4. Several soil protozoa cause diseases in human beings which

are carried through water and other vectors, eg. Amoebic
dysentery caused by Entomobea histolytica.
Soil Microorganisms in Biodegradation of
Pesticides and Herbicides
Pesticides are the chemical substances that kill pests and
herbicides are the chemicals that kill weeds. In the context of soil,
pests are fungi, bacteria insects, worms, and nematodes etc. that
cause damage to field crops. Thus, in broad sense pesticides are
insecticides, fungicides, bactericides, herbicides and nematicides
that are used to control or inhibit plant diseases and insect pests.
Although wide-scale application of pesticides and herbicides is an
essential part of augmenting crop yields; excessive use of these
chemicals leads to the microbial imbalance, environmental
pollution and health hazards. An ideal pesticide should have the
ability to destroy target pest quickly and should be able to
degrade non-toxic substances as quickly as possible.

The ultimate “sink” of the pesticides applied in agriculture and

public health care is soil. Soil being the storehouse of multitudes
of microbes, in quantity and quality, receives the chemicals in
various forms and acts as a scavenger of harmful substances. The
efficiency and the competence to handle the chemicals vary with
the soil and its physical, chemical and biological characteristics.

1. Effects of pesticides: Pesticides reaching the soil in significant

quantities have direct effect on soil microbiological aspects, which
in turn influence plant growth. Some of the most important effects
caused by pesticides are : (1) alterations hi ecological balance of
the soil microflora, (2) continued application of large quantities of
pesticides may cause ever lasting changes in the soil microflora,
(3) adverse effect on soil fertility and crop productivity, (4)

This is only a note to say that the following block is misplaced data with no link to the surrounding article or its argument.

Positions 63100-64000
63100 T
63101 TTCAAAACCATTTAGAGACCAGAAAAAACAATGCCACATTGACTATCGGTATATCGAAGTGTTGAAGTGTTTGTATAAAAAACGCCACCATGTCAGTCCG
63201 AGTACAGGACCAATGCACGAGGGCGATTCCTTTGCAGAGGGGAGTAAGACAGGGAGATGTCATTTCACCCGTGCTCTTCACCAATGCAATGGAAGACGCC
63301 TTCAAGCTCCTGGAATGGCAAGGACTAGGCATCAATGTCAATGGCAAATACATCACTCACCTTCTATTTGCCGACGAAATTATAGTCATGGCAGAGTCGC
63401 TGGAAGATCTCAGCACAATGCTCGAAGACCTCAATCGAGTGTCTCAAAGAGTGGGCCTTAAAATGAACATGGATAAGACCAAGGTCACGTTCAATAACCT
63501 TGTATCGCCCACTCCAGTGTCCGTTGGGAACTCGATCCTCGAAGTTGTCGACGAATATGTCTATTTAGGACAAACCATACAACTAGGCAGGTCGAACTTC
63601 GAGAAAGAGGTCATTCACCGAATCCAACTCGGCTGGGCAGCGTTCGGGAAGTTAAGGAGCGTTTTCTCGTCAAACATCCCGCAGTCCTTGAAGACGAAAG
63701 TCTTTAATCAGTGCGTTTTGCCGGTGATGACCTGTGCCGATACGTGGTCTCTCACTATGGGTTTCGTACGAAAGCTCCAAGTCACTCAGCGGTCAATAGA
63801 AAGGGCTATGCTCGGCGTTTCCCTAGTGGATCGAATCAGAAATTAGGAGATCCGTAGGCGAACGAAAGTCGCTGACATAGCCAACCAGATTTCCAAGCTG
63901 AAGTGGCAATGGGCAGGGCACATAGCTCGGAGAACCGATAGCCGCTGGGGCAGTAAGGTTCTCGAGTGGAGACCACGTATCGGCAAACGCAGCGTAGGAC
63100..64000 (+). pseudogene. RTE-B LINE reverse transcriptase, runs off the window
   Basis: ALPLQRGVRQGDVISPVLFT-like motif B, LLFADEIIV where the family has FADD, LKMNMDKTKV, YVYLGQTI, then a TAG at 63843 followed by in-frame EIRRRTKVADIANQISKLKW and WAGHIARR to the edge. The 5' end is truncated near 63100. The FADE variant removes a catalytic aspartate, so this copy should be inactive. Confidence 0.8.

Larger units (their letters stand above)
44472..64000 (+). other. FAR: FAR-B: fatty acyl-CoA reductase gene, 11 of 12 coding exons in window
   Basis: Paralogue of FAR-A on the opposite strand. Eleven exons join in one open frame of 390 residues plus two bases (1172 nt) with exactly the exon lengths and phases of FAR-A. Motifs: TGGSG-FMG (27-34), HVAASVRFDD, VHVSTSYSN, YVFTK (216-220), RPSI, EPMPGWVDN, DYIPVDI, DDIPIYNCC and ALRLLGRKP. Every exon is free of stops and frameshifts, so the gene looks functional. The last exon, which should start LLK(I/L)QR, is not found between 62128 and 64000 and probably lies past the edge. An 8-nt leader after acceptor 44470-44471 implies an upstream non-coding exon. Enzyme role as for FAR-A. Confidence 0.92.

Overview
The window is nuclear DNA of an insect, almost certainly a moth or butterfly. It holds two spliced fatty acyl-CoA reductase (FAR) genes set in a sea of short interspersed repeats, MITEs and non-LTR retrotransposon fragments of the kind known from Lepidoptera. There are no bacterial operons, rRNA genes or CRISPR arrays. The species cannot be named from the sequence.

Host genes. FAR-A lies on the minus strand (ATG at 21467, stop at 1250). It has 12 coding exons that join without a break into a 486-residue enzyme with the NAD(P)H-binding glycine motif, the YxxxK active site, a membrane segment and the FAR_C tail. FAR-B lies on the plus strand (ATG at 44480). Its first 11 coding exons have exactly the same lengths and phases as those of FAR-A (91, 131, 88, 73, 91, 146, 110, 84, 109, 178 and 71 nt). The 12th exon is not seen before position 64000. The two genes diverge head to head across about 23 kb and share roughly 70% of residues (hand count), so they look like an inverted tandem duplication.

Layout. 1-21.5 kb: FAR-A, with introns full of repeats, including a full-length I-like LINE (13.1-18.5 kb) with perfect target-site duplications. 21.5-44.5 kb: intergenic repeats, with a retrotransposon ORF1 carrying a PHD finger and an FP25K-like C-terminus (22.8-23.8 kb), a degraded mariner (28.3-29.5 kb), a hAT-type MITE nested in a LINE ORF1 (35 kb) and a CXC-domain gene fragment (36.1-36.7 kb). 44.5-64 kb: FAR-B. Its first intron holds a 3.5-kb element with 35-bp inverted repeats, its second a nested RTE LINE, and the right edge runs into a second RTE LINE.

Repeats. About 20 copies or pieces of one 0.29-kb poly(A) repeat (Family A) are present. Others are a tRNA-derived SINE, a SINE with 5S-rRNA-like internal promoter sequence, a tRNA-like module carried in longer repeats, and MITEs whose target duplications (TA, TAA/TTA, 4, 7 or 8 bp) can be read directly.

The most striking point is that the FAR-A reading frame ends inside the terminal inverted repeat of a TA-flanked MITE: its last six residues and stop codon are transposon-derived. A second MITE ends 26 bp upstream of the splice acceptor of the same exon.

inhibition of N2 fixing soil microorganisms such as Rhizobium,
Azotobacter, Azospirillum etc. and cellulolytic and phosphate
solubilizing microorganisms, (5) suppression of nitrifying bacteria,
Nitrosomonas and Nitrobacter by soil fumigants ethylene
bromide, Telone, and vapam have also been reported, (6)
alterations in nitrogen balance of the soil, (7) interference with
ammonification in soil, (8) adverse effect on mycorrhizal
symbioses in plants and nodulation in legumes, and (9)
alterations in the rhizosphere microflora, both quantitatively and

2. Persistence of pesticides in soil: How long an insecticide,

fungicide, or herbicide persists in soil is of great importance in
relation to pest management and environmental pollution.
Persistence of pesticides in soil for longer period is undesirable
because of the reasons: a) accumulation of the chemicals in soil
to highly toxic levels, b) may be assimilated by the plants and get
accumulated in edible plant products, c) accumulation in the
edible portions of the root crops, d) to be get eroded with soil
particles and may enter into the water streams, and finally
leading to the soil, water and air pollutions. The effective
persistence of pesticides in soil varies from a week to several
years depending upon structure and properties of the
constituents in the pesticide and availability of moisture in soil.
For instance, the highly toxic phosphates do not persist for more
than three months while chlorinated hydrocarbon insecticides (eg.
DOT, aldrin, chlordane etc) are known to persist at least for 4-5
years and some times more than 15 years.
From the agricultural point of view, longer persistence of
pesticides leading to accumulation of residues in soil may result
into the increased absorption of such toxic chemicals by plants to
the level at which the consumption of plant products may prove
deleterious / hazardous to human beings as well as livestock's.
There is a chronic problem of agricultural chemicals, having
entered in food chain at highly inadmissible levels in India,
Pakistan, Bangladesh and several other developing countries in
the world. For example, intensive use of DDT to control insect
pests and mercurial fungicides to control diseases in agriculture
had been known to persist for longer period and thereby got
accumulated in the food chain leading to food contamination and
health hazards. Therefore, DDT and mercurial fungicides has
been, banned to use in agriculture as well as in public health

3. Biodegradation of Pesticides in Soil: Pesticides reaching to

the soil are acted upon by several physical, chemical, and
biological forces. However, physical and chemical forces are
acting upon/degrading the pesticides to some extent,
microorganism’s plays major role in the degradation of pesticides.
Many soil microorganisms have the ability to act upon pesticides
and convert them into simpler non-toxic compounds. This process